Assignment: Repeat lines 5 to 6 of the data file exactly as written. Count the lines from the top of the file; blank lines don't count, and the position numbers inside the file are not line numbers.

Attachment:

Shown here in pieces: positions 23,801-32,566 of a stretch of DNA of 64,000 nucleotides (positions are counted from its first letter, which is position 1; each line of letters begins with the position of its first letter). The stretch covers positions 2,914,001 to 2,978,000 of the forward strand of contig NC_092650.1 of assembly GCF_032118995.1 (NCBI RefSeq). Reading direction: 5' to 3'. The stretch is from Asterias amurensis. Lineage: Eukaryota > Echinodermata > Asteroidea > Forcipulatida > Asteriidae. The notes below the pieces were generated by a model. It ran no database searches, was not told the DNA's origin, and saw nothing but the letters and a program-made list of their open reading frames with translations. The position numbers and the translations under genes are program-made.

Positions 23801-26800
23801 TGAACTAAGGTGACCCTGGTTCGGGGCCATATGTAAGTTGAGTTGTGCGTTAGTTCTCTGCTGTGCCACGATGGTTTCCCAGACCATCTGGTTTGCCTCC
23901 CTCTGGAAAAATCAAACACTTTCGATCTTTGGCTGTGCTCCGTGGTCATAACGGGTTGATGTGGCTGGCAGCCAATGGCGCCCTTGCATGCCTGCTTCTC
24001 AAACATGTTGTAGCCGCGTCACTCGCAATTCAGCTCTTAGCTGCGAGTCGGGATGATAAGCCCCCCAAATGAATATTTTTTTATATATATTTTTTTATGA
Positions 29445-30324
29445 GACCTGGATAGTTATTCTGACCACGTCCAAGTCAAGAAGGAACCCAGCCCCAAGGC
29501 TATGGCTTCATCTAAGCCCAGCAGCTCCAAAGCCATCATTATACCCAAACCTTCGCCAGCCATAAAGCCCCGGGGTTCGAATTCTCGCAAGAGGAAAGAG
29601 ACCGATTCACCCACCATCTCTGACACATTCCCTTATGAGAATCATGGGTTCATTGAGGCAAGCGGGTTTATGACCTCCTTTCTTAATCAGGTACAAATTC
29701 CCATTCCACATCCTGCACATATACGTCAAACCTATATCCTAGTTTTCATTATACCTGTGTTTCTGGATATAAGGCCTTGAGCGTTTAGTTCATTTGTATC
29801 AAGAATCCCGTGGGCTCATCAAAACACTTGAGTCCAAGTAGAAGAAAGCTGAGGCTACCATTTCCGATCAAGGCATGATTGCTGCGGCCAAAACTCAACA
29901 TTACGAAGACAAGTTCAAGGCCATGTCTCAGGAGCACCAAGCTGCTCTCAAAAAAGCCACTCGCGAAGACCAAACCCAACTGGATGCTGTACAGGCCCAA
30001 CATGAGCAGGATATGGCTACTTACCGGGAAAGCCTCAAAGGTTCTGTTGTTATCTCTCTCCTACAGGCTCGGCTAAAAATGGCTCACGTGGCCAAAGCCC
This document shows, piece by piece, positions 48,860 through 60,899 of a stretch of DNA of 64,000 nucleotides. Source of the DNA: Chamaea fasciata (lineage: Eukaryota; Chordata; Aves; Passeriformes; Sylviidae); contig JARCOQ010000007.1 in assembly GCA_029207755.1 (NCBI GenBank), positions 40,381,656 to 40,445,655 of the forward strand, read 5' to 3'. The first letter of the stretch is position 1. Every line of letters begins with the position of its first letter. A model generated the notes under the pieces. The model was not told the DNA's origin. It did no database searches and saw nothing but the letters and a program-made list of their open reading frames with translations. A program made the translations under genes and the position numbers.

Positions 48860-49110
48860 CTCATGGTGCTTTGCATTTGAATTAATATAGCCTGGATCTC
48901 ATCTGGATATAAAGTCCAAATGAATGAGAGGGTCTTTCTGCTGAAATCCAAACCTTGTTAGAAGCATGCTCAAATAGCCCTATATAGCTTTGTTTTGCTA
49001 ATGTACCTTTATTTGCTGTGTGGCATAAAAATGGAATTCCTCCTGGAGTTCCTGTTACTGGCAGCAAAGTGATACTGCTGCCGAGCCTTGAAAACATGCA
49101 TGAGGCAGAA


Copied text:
24001 AAACATGTTGTAGCCGCGTCACTCGCAATTCAGCTCTTAGCTGCGAGTCGGGATGATAAGCCCCCCAAATGAATATTTTTTTATATATATTTTTTTATGA
Positions 29445-30324